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Catalog Data

Helen Hornberger  Search this
Copper, oil paint
Overall: 11 in. (27.9 cm)
Stem: 5 1/2 in. (14 cm)
Flower: 5 1/2 in. (14 cm)
Artificial flowers and trees
United States
Artist, Helen Hornberger, revived the techniques of French tole to create naturalistic representations of the state flowers. The artist used thin copper sheets as her base, and painted them with oil paint in the natural colors of the blossoms and leaves of the Bluebonnet (Lupinus texensis and Lupinus subcarnosis). The two rows of small pale green petals, followed by four rows of small blue blossoms on thin brown stems create the conical shape of the flower. Four palmately compound leaves of green branch off the brown stem below the flowers.
Label Text:
The Congress of Representative Women at the World’s Columbian Exposition of 1893 in Chicago proposed that each U.S. state and territory select a flower to represent their state in the “National Garland of Flowers.” This resulted in the National Floral Emblem Society. Each state has adopted to represent the state and its people based on their importance to the state’s history, economy, folklore, or native varieties. Tole artist Helen Hornberger created each artificial flower representing each state to create for a bouquet displaying America’s floral diversity.
TEXAS: The Bluebonnet (Lupinus texensis and Lupinus subcarnosis) was designated the official state flower of Texas in 1901, and in 1971, the state legislature broadened its holdings to include all native species of Bluebonnets. The Bluebonnet, also called the Buffalo Clover, Wolf Flower, and El Conejo was named for its color and the resemblance of its petals to a woman’s sunbonnet. In the spring, bluebonnets blanket most of south and central Texas. They are especially common along roadsides due the Highway Department’s landscaping program of the 1930s. This program was the first of its kind and spread wildflower seeds along Texas roadways. The Texans celebrate their state flower with an officially sanctioned Bluebonnet tartan, Bluebonnet city in Ennis, Bluebonnet trail, Bluebonnet festival and Bluebonnet flower song. They are also celebrated on Texas State Wildflower Day every April 24.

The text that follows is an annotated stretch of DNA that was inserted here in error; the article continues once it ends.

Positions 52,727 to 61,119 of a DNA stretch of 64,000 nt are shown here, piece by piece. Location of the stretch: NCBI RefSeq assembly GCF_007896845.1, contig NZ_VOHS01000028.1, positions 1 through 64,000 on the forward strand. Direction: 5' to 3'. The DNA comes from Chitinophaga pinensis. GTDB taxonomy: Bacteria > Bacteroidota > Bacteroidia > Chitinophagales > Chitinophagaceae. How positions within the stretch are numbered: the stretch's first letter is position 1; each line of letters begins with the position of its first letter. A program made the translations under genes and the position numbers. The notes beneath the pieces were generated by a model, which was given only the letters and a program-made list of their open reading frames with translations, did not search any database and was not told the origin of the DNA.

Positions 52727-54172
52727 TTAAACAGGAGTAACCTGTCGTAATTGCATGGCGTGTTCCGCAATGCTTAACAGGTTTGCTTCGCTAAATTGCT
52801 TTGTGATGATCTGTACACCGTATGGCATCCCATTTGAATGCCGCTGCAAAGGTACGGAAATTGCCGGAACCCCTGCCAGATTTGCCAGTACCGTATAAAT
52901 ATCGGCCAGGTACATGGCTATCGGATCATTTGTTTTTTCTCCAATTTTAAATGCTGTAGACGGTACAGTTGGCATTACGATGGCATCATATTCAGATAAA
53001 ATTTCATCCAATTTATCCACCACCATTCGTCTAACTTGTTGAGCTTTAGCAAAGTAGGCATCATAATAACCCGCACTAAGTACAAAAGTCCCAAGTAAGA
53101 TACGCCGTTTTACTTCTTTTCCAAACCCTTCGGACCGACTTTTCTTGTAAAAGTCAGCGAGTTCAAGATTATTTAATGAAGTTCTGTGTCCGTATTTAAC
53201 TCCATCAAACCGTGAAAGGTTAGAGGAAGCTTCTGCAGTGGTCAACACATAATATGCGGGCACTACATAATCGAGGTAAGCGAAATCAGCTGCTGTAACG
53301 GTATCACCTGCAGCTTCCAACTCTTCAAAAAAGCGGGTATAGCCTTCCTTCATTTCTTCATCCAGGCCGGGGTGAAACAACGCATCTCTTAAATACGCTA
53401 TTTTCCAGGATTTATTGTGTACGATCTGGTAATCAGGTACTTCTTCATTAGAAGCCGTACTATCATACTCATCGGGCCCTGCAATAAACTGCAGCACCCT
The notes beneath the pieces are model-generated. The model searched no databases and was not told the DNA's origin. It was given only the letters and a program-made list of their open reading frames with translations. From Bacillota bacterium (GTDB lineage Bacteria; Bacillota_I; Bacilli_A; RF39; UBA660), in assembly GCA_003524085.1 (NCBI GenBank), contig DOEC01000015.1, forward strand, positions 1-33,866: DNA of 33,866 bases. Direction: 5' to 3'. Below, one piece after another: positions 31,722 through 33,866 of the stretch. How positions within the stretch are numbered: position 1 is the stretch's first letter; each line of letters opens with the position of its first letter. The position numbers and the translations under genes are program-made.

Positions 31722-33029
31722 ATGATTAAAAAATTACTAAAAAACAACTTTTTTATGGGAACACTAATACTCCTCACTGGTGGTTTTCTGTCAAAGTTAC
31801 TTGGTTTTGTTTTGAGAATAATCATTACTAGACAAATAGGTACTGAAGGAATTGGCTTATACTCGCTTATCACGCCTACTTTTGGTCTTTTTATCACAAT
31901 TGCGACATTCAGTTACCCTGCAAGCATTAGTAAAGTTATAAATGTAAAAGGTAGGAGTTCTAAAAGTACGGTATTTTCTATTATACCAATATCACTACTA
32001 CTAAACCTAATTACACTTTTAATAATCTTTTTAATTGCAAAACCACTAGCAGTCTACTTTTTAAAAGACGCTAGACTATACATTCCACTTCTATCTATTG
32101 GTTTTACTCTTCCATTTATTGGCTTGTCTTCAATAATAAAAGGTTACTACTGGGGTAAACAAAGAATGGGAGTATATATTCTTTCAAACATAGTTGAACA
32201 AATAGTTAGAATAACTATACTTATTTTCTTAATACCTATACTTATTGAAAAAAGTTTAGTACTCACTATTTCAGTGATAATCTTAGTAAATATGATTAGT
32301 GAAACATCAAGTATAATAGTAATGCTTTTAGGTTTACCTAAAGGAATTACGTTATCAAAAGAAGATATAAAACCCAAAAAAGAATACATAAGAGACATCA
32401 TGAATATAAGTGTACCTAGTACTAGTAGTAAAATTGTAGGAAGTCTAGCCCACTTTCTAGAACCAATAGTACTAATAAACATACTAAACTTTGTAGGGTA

copper  Search this
tôle  Search this
Artificial flowers  Search this
crafts  Search this
emblems (symbols)  Search this
flowers (plants)  Search this
Texas  Search this
Credit Line:
Smithsonian Gardens, Horticultural Artifacts Collection. Gift of Helen Hornberger.
Accession number:
Restrictions & Rights:
Usage conditions apply
See more items in:
Horticultural Artifacts Collection
Data Source:
Smithsonian Gardens